Tuesday, May 31, 2022

Asymmetric Cartels: Who Gains, Who Defects, and Some Unintended Consequences of Anti-Trust Policies

Asymmetric Cartels: Who Gains, Who Defects, and Some Unintended Consequences of Anti-Trust Policies

 

Kebin Ma

University of Warwick - Finance Group

Lucy White

Centre for Economic Policy Research (CEPR); Boston University - Department of Finance & Economics

 

Abstract

We investigate how colluding asymmetric firms divide markets. We provide conditions under which, contrary to conventional wisdom, the efficient firm gains more from collusion, while the inefficient firm is more tempted to defect. Both anti-trust investigations and leniency policies have the intended effect of deterring some cartels, but also have unintended consequences for surviving cartels. The introduction of leniency moves surviving cartels towards a more inefficient distribution of output, worsening allocative and productive efficiency. Traditional investigation improves the efficiency of surviving symmetric cartels but may worsen the efficiency of more asymmetric surviving cartels.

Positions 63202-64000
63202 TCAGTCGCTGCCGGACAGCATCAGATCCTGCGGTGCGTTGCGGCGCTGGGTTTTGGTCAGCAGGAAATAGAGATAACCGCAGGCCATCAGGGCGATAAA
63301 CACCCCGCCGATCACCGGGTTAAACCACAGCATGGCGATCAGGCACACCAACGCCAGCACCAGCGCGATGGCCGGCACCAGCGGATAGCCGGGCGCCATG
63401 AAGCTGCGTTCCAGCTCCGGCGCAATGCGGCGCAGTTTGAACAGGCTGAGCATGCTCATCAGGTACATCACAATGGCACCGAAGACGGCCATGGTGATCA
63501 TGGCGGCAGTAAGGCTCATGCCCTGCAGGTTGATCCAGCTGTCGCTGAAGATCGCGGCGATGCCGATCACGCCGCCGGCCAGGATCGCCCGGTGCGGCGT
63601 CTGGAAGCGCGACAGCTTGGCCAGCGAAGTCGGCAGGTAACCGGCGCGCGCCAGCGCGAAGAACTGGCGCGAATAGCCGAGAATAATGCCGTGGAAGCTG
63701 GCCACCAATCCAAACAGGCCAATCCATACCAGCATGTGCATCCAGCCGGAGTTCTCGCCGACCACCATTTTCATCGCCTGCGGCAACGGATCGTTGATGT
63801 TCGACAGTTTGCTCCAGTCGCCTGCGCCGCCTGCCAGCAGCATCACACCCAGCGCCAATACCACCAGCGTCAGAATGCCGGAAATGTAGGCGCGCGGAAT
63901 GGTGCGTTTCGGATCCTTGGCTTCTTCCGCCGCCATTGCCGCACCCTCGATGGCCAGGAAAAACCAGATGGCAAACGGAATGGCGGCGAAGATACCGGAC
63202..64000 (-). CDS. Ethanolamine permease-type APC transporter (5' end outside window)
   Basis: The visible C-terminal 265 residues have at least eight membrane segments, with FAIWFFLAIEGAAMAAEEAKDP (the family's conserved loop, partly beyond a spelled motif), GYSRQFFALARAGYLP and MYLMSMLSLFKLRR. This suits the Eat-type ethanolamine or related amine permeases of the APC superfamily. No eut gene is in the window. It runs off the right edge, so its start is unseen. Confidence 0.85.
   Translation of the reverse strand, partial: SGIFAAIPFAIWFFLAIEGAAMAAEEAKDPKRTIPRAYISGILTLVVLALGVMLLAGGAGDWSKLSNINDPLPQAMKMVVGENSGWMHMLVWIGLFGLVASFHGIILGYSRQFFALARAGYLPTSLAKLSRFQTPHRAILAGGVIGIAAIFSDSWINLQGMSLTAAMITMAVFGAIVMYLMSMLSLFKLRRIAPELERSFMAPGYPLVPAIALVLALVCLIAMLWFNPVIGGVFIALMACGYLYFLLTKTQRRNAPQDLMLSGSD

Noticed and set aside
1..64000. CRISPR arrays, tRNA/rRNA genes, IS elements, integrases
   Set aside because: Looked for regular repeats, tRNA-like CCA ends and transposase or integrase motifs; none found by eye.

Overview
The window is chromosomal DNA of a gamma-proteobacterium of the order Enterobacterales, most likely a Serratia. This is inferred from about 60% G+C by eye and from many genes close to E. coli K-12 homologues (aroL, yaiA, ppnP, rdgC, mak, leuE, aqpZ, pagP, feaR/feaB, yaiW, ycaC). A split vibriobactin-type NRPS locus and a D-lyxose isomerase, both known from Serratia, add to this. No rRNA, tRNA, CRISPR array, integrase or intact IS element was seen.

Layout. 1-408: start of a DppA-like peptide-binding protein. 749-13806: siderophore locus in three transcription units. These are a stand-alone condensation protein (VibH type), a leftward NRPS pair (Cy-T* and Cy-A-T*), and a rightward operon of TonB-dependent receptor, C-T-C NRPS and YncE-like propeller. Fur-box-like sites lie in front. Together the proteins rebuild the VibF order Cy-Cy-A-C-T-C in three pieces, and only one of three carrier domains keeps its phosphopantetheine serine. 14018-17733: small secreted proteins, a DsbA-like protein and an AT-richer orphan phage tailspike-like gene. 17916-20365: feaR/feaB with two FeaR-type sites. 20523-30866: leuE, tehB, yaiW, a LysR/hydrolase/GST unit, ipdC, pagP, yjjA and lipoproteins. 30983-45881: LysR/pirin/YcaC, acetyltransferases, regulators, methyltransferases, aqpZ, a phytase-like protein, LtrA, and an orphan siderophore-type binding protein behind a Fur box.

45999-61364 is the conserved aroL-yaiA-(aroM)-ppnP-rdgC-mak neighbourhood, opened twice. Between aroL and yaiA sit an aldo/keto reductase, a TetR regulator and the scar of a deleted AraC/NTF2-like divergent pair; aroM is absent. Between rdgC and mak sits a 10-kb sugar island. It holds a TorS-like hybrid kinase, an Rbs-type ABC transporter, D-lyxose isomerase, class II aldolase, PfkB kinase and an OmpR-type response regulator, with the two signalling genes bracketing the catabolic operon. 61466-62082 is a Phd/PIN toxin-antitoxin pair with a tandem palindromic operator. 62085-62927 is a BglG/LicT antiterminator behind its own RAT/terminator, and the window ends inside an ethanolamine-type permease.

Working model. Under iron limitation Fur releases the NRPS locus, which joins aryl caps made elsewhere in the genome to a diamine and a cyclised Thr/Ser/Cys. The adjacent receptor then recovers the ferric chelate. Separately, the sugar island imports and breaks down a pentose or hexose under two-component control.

https://lawprofessors.typepad.com/antitrustprof_blog/2022/05/asymmetric-cartels-who-gains-who-defects-and-some-unintended-consequences-of-anti-trust-policies.html

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